12) Next, you have to get the raw parameters from your new disk's MBR. I used a utility called MBR tool, which is free and is bootable media. I used the Edit Partition option in MBR Tool, and wrote down all of the Hex numbers that make up each of the 3 partitions. If someone could post a similar process in Linux, it would be most appreciated. It would be nice to be able to do this whole process in Linux from beginning to end.
13) Next I rebooted the computer and started a bootble media version of Norton Ghost, using the command line "ghost -ia" which tells Ghost to start in a "copy disk sector by sector mode."
14) Go through the Ghost wizard and start the copying process. It took me about 2 hours and 10 minutes to copy the entire 250GB drive.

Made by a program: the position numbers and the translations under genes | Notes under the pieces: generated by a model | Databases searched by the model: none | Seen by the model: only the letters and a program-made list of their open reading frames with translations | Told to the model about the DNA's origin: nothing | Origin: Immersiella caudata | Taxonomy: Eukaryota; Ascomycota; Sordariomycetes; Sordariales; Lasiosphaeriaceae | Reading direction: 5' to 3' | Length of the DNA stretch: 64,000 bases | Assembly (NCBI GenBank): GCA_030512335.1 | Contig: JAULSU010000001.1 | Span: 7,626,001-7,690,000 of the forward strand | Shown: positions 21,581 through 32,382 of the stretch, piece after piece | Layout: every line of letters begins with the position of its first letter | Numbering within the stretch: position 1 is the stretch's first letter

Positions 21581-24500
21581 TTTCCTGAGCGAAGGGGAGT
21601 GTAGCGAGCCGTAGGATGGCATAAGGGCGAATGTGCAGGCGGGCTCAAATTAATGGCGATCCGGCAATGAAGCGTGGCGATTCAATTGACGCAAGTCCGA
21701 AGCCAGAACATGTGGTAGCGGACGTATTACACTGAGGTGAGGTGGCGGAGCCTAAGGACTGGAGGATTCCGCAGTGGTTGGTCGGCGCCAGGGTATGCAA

15) You can also do this in Linux with 'dd', but I found it took much longer. I just used the command 'dd if=/dev/sda of=/dev/sdb' but maybe someone knows some other command line switches that can make this faster. It took SEVERAL HOURS!
16) When you have finished copying the disk, you can remove the 250GB original. You are done with it. Remove it from the mount if you haven't already. It is just mounted with some Phillips screws.
17) Next, you have to edit the Raw MBR table on the new disk with a Hex disk editor, in order to tell the HR20 that the disk is bigger. This is where you use the information you gathered earlier. You are going to overwrite the hex data for the 3rd partition in the MBR. This partition is where the HR20 stores recordings. Again, if someone could post a similar process in Linux, it would be helpful. I know there is a package called 'lde', Linux Disk Editor, which should work. However, most people will probably boot up on something like a Fedora Core rescue disk, which I doubt has this package installed.